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In architecture, a gargoyle is a carved stone grotesque with a spout designed to convey water from a roof and away from the side of a building. Preventing rainwater from running down masonry walls is important because running water erodes the mortar between the stone blocks. Architects often used multiple gargoyles on buildings to divide the flow of rainwater off the roof to minimize the potential damage from a rainstorm. A trough is cut in the back of the gargoyle and rainwater typically exits through the open mouth. Gargoyles are usually an elongated fantastic animal because the length of the gargoyle determines how far water is thrown from the wall. When Gothic flying buttresses were used, aqueducts were sometimes cut into the buttress to divert water over the aisle walls.

The term originates from the French gargouille, originally "throat" or "gullet" cf. Latin gurgulio, gula, gargula ("gullet" or "throat") and similar words derived from the root gar, "to swallow", which represented the gurgling sound of water (e.g., Spanish garganta, "throat"; Spanish gárgola, "gargoyle"). It is also connected to the French verb gargariser, which means "to gargle."The Italian word for gargoyle is doccione o gronda sporgente, an architecturally precise phrase which means "protruding gutter." The German word for gargoyle is Wasserspeier, which means "water spitter." The Dutch word for gargoyle is waterspuwer, which means "water spitter" or "water vomiter." A building that has gargoyles on it is "gargoyled."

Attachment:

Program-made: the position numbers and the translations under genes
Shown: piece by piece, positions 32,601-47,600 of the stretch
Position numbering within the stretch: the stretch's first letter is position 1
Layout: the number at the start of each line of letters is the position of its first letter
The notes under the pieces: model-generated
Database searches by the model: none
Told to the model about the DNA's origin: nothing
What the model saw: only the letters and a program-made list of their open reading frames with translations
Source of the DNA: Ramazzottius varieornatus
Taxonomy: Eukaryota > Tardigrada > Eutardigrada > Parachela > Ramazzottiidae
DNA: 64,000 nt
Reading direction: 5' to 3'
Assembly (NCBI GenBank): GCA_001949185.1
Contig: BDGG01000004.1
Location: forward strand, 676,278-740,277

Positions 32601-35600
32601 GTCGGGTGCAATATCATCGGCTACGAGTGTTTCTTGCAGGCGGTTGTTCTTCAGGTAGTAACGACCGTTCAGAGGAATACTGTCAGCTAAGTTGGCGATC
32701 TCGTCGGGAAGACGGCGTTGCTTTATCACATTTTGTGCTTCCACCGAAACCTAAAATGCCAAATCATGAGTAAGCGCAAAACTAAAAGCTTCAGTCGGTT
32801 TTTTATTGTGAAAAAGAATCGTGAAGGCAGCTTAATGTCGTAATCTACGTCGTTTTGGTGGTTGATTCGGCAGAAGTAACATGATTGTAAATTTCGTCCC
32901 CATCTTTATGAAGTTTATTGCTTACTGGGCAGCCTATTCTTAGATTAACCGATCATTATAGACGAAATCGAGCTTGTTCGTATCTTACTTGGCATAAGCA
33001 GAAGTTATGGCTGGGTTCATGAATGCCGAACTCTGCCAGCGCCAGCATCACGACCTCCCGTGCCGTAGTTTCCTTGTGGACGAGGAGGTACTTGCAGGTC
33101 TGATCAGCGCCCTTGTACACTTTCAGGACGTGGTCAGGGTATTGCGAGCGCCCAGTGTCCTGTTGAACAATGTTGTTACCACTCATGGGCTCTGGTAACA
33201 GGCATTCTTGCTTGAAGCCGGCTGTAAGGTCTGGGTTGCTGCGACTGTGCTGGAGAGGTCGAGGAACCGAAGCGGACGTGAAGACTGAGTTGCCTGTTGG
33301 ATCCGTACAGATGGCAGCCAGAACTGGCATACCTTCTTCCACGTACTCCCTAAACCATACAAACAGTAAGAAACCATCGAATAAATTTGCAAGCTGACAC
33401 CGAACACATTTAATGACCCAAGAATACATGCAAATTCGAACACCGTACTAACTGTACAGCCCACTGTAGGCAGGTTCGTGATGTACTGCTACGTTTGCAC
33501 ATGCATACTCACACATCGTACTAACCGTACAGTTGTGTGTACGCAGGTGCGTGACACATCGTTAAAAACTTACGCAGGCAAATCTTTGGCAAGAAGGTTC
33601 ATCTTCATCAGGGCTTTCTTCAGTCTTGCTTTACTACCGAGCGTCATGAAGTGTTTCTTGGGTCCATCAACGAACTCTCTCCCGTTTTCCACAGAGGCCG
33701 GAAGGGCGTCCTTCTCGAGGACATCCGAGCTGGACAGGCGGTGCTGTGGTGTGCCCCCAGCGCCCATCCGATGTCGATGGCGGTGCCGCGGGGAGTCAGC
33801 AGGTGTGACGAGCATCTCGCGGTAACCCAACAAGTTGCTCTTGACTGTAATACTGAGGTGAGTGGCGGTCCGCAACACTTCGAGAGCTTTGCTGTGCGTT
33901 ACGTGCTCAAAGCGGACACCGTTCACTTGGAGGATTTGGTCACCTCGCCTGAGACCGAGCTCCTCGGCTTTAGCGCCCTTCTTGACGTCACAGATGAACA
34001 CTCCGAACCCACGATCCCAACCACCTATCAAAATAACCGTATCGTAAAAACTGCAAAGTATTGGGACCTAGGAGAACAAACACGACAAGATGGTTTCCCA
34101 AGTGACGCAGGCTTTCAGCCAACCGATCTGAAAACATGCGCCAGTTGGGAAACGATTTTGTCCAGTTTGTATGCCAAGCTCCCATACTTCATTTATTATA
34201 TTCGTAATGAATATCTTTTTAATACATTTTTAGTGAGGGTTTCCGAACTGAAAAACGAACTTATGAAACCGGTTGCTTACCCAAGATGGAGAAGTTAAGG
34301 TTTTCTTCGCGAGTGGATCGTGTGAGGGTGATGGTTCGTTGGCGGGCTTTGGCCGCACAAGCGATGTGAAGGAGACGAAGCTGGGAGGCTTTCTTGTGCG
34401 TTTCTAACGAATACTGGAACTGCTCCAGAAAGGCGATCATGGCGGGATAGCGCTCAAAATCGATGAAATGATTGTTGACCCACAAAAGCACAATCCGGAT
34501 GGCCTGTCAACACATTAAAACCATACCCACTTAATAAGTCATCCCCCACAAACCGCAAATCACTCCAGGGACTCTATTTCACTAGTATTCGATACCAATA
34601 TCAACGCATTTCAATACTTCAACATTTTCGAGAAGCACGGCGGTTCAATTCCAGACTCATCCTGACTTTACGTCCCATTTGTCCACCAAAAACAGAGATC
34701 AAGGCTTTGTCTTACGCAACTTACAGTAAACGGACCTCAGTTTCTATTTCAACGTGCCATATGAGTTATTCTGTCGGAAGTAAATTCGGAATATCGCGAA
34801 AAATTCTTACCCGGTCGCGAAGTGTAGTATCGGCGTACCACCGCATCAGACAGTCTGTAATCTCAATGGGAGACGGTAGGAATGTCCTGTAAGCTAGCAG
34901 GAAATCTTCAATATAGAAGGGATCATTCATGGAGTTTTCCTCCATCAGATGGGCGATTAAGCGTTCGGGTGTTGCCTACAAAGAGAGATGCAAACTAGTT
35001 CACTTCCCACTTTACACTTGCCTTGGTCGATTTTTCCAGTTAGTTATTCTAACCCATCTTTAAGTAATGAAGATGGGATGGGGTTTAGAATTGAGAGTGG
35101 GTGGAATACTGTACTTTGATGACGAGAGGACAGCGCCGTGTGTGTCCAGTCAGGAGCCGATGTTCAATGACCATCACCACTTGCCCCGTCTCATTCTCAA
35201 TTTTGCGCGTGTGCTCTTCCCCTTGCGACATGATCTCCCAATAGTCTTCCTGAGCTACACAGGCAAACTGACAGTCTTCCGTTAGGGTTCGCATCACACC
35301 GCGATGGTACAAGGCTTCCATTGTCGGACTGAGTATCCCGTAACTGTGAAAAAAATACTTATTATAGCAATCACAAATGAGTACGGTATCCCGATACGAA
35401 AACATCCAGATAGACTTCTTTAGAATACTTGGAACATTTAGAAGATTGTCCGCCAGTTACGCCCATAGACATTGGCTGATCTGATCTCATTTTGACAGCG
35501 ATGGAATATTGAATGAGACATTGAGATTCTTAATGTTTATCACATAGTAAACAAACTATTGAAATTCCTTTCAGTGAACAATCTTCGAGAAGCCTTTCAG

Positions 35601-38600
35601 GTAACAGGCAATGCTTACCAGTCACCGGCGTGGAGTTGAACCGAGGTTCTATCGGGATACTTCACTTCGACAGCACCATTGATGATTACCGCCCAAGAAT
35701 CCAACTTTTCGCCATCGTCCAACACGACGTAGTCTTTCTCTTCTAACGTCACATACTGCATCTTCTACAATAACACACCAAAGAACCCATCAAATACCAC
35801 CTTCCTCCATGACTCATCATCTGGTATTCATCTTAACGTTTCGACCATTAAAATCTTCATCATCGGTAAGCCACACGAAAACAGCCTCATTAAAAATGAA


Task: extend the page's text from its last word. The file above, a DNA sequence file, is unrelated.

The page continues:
A grotesque figure is a sculpture that does not work as a waterspout and serves only an ornamental or artistic function. These are also usually called gargoyles in layman's terminology, although the field of architecture usually preserves the distinction between gargoyles (functional waterspouts) and non-waterspout grotesques.

Gargoyles are said to scare off and protect from any evil or harmful spirits.
Gargoyles were viewed two ways by the church throughout history. Often gargoyles were used to assist the Church in conveying messages to the common people. Due to literacy being uncommon, images were the best way to constantly convey ideas. Gargoyles were used as a representation of evil. It is thought that they were used to scare people into coming to church, reminding them that the end of days is near. It is also thought that their presence assured congregants that evil is kept outside of the church’s walls.[9] However, some medieval clergy viewed gargoyles as a form of idolatry. In the 12th century a church leader named St. Bernard of Clairvaux was famous for speaking out against gargoyles.[10]

What are these fantastic monsters doing in the cloisters before the eyes of the brothers as they read? What is the meaning of these unclean monkeys, these strange savage lions, and monsters? To what purpose are here placed these creatures, half beast, half man, or these spotted tigers? I see several bodies with one head and several heads with one body. Here is a quadruped with a serpent's head, there a fish with a quadruped's head, then again an animal half horse, half goat... Surely if we do not blush for such absurdities, we should at least regret what we have spent on them.

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Additional Photos by marjan gresl (marjan) Gold Star Critiquer/Gold Star Workshop Editor/Gold Note Writer [C: 1105 W: 83 N: 934] (6277)
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